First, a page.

When you first think about car insurance, you’re probably not that enthused. For many, it’s an inevitable part of being a responsible car owner that just seems like a drag. But it’s an important step to protect yourself financially, which is why we’ve decided to write a blog about the basic ins-and-outs of auto insurance.

How much coverage will you need?

Most states require car insurance by law, and those that don’t have other policies in place such as fees and loss of license in the event of unpaid damages during an accident. Check out this article, State-by-State Minimum Coverage Requirements, to see what’s necessary in your state. Keep in mind though, it could be in your best interest to purchase coverage above and beyond these numbers, depending on your situation.

In general, there are a few basic types of auto insurance coverage that everyone should be aware of.

1) Liability coverage: This is legally required in most states and covers the other driver in a crash where you are at fault. This includes injury and property damage. Liability coverage is typically written in a #/#/# format, where the first number is the limit for bodily injury per person (in thousands), the second is the limit for bodily injury per accident and the third is the limit for property damage.

2) Collision coverage: This covers damage to your vehicle that is specifically caused in a crash. It doesn’t matter whether the damage comes from an accident with another vehicle or a run-in with a tree, collision coverage is there to help repair/replace your car.

3) Comprehensive coverage: This covers damages that can happen from other events besides a crash, such as weather damage, vandalism and car theft.

4) Uninsured motorist coverage: This helps protect you from other drivers who might not have insurance.

5) Medical payments coverage: This could help pay for select costs when it comes to injuries you or your passengers might sustain in an accident.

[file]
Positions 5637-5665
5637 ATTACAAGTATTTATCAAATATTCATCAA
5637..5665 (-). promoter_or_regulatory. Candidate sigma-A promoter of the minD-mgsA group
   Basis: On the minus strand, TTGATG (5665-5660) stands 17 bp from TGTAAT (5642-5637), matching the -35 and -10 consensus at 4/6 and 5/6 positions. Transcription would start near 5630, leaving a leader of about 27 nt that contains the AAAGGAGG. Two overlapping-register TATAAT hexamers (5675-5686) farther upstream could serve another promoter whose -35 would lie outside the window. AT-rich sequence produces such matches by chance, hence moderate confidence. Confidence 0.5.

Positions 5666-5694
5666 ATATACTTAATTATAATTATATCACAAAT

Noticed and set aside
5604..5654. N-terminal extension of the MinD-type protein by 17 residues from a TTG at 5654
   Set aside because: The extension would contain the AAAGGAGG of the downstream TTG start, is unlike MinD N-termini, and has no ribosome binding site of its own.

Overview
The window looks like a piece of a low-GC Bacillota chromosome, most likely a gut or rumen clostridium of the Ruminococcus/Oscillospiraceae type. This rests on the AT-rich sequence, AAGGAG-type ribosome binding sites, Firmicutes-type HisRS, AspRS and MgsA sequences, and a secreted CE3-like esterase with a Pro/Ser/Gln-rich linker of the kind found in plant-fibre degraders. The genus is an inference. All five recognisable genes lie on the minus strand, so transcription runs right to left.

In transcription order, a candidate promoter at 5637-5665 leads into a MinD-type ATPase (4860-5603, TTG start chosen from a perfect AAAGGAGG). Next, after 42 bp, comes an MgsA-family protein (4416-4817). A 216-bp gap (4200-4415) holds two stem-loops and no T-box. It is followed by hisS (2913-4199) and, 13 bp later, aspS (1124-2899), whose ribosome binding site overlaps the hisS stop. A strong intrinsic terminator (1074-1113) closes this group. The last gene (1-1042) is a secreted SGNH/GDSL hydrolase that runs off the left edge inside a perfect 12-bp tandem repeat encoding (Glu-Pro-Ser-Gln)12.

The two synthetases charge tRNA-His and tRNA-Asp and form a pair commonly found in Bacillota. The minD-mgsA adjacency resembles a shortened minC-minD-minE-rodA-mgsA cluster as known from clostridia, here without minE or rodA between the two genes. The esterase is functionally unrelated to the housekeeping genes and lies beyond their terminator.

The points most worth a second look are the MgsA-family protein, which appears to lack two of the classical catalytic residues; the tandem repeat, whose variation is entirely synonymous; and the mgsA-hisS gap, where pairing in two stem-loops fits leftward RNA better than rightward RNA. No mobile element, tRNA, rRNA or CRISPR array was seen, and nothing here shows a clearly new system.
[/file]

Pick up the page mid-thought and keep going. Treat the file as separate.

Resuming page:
So how do you decide how much coverage is right for you (beyond the state minimums, of course)? It depends on your comfort level with risk. If you have a lot of assets, you’ll obviously want more insurance. Other factors to consider are your past driving record (more fender-benders equals more coverage) and your typical commute (if you have to drive more than the average person or along dangerous routes, you probably want more coverage).

Shop around for the best rate

If you’re willing to do your homework, you’ll most likely end up with a better rate. What influences the estimated quotes you’ll receive? Some factors include:

1) Your age and sex, as well as those of the other drivers in your household.

2) The make, model and year of your vehicle.

3) The type and amount of coverage you’re looking for.

4) Where you typically park your car overnight.

Marital status, credit rating and zip code can also be potential factors.

Not sure where to start? At Central National an insurance agent will help get you information and quotes from a variety of providers, such as Allstate, Progressive and others, so you can shop around all while dealing with the same person. To learn more, visit our insurance page on our website, or request a quote online at https://centralnational.com/apply/insurance-quote-request.asp.

Look for Discounts

You can also ask any potential insurers about what discounts they offer and whether or not you qualify. Examples of some common discounts include:

1) Good driving record: If you haven’t been in an accident, received a traffic ticket or made a claim in recent years, you could qualify for this discount.

2) Good grades: Many insurers have a discount available for student drivers who maintain a specific determined average GPA.

3) Driver’s ed: It could pay to take and complete a driver’s ed or driver’s safety course as many companies will see you as less of a risk.

4) Multiple policies: Sometimes if you have more than one insurance policy with the same company, they’ll give you a discount on the bundle.

5) Safety equipment: If your car has antilock brakes, antitheft devices or other equipment, you could qualify for this discount

6) Longtime policy holder: If you’ve held a policy with the same insurer for several years, ask them if they have this discount.

Consider the Deductible

The deductible is the amount you pay out-of-pocket in the event of damages. If you’re willing to pay a higher deductible if something happens, you’ll most likely receive lower monthly premiums as a result. While it may seem tempting to take a really high deductible (no one thinks they’re going to have an accident) in favor of lower premiums, make sure you choose a deductible that you can afford. If you do have some type of accident, you’ll be glad that you can actually afford to cover your portion of the payments.

Review Annually

Shopping around for auto insurance isn’t a one-and-done process. It’s something that you should be reviewing each year, or on a semi-regular basis. Take into account how much coverage you need, if your financial situation has changed and which insurers can give you the best rates with the best discounts.

If you’d like to take a more in-depth look at auto insurance, the National Association of Insurance Commissioners’ booklet, A Consumer’s Guide to Auto Insurance, is a good place to start.

Auto Insurance: A Basic How-To

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